How to Buy Without an Agent: 3 Steps to Buying a Home for Less, Step 2 Buy the Home

Welcome to my Three Step "How To" Guide to Successfully Buying a House Without Using a Real Estate Agent. I am a real estate attorney, as well as a licensed real estate broker, and I've helped hundreds of successful home buyers.

Craig provides the following insight for informational purposes only, and without any warranty or guarantee whatsoever. This blog does not create an attorney/client relationship, and Craig is not your attorney unless you have a signed fee agreement with him. Now with that disclaimer out of the way...

So you've searched online, taken a tour, and you're convinced: You've found the One. Time to make an offer.

STEP TWO GOAL: Get the home under contract.

The Contract Process Starts with an Offer

An offer is simply a contract, signed by one party. If the other party signs it as written and before the expiration date, it becomes a contract. Otherwise, the parties negotiate further, until hopefully both parties agree to the same terms. The sale of real estate requires a written contract. Since every transaction starts with a writing, you need someone to draft it.

That's the work of lawyers. Brokers can do it, because the law allows them to engage in the limited practice of law. Specifically, they can complete pre-printed forms that were drafted by lawyers. But drafting a contract is exactly what a lawyer is trained and licensed to do. If you haven't done so already, it's time to hire an attorney.

Understand the Risks

One benefit of having a lawyer: Someone to answer any questions and explain the contract process. You may get answers from brokers, but they are likely going beyond what they are supposed to do. Explaining legal obligations is the practice of law. If you're one of those people who likes to know what they are signing, you will love working with a lawyer.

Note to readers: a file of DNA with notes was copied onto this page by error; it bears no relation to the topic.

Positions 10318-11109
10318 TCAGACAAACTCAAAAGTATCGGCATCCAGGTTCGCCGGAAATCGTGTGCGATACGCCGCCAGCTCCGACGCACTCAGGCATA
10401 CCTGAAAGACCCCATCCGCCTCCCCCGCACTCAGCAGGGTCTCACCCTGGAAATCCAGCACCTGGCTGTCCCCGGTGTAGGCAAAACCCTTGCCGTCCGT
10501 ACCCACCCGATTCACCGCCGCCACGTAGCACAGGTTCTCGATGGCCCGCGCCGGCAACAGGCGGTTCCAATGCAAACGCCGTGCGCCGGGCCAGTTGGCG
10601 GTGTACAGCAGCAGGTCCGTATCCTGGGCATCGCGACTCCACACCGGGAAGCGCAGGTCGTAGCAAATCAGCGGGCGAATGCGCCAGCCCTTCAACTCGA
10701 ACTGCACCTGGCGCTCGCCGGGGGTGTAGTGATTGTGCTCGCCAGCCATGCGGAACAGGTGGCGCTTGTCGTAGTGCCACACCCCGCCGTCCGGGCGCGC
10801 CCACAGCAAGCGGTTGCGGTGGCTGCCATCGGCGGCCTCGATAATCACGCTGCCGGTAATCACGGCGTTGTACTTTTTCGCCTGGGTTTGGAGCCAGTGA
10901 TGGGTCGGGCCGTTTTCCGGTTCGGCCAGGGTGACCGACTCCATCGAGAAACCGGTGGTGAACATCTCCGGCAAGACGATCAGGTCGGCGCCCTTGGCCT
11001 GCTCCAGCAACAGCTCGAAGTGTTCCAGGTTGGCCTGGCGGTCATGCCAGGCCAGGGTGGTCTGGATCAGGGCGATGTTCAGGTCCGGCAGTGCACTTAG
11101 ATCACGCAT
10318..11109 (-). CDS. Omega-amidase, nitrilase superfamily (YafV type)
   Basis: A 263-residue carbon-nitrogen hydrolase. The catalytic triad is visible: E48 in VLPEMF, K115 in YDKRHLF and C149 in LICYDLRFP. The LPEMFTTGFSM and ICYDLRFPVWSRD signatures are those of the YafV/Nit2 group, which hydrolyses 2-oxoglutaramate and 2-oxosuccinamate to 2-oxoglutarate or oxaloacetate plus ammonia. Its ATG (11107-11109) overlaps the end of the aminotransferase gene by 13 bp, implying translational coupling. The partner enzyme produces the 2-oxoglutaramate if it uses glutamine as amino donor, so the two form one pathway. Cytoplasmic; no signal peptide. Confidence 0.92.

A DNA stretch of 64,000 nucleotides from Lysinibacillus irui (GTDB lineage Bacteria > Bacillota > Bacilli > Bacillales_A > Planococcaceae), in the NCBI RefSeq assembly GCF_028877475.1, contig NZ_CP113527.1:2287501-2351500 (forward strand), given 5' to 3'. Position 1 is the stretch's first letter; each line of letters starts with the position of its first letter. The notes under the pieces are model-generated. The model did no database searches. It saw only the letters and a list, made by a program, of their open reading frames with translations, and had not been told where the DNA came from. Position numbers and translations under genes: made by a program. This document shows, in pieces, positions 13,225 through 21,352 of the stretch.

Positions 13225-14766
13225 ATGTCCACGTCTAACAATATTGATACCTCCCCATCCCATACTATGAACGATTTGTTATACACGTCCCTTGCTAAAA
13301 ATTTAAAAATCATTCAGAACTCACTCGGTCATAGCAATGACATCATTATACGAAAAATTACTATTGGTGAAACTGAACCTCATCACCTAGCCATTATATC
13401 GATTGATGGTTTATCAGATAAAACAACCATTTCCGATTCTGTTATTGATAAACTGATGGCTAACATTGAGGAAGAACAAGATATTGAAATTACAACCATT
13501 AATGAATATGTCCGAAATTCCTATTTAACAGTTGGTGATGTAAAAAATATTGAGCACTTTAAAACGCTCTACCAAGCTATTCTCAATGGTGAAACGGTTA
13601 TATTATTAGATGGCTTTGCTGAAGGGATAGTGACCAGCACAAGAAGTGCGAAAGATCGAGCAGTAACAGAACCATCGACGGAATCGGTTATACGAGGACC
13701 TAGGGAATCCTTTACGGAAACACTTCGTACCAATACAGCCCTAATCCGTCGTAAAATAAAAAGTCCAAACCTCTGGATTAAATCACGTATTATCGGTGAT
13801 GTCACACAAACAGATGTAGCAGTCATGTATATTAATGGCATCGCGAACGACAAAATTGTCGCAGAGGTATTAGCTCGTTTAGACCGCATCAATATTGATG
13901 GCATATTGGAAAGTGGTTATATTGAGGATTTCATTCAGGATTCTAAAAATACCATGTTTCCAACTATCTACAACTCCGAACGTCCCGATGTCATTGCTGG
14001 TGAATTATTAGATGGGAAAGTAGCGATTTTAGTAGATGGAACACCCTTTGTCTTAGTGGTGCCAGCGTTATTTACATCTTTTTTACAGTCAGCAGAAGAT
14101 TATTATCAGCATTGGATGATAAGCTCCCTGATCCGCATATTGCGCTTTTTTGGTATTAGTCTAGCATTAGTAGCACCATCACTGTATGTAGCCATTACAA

Seattle Tip: Here in WA, a buyer and seller can agree what will happen if the buyer defaults on the contract. As long as it is 5% or less, the seller keeps the earnest money, and has no other claim against the buyer. So assuming you and the seller agree to this term, that is the absolute worst that can happen if you get acute Buyers' Remorse: forfeit the earnest money.

There is one other essential writing that should be sent to the seller: Your pre-approval letter. Don't worry!! You took care of the issue before you even started your search. Just make sure the approval letter is updated and current and shows a pre-approved amount appropriate for the offer.

Insider's Tip: Tailor your pre-approval letter to the strategy behind your offer. Coming in low? You may want to "telegraph" that you have some room, but not a lot. So your pre-approval letter should show a loan amount a little higher. Coming in somewhere close to list? Maybe you want the offer amount and pre-approval amount the same. That way the seller may be more inclined to accept the offer without any counter. And for goodness sake, DON'T have a pre-approval letter that shows more than you're willing to pay. That sends the wrong message to the seller.

Negotiate the Contract

Because the contract must be in writing, usually the negotiations are in writing as well. Once the seller receives your offer, she has three options:

  1. Sign it as written. If she does so before the expiration date, it is a contract; if after, then you have the right to re-approve the terms. If you do, usually by initialing one final time, then you'll have a contract.
  2. Extend a counteroffer. Any change to the offer creates a counteroffer, which goes back to the buyer for approval. If the buyer changes the document further, it goes back to the seller. And so on, hopefully ending in agreement on all terms and thus a contract.
  3. Ignore it. This can happen if the amount of the offer is simply too low. Some sellers won't counter in that situation. They'll just ignore you. Then you need to decide whether to move on, or to "bid against yourself" (a classic negotiating no-no) by extending another, higher offer.

Eventually, either the parties will realize they are at an impasse and negotiations end, or they'll  reach agreement.  If the former, back to Step 1. If the latter - WOO HOO!!

Up Next, Step Three: Close on the Home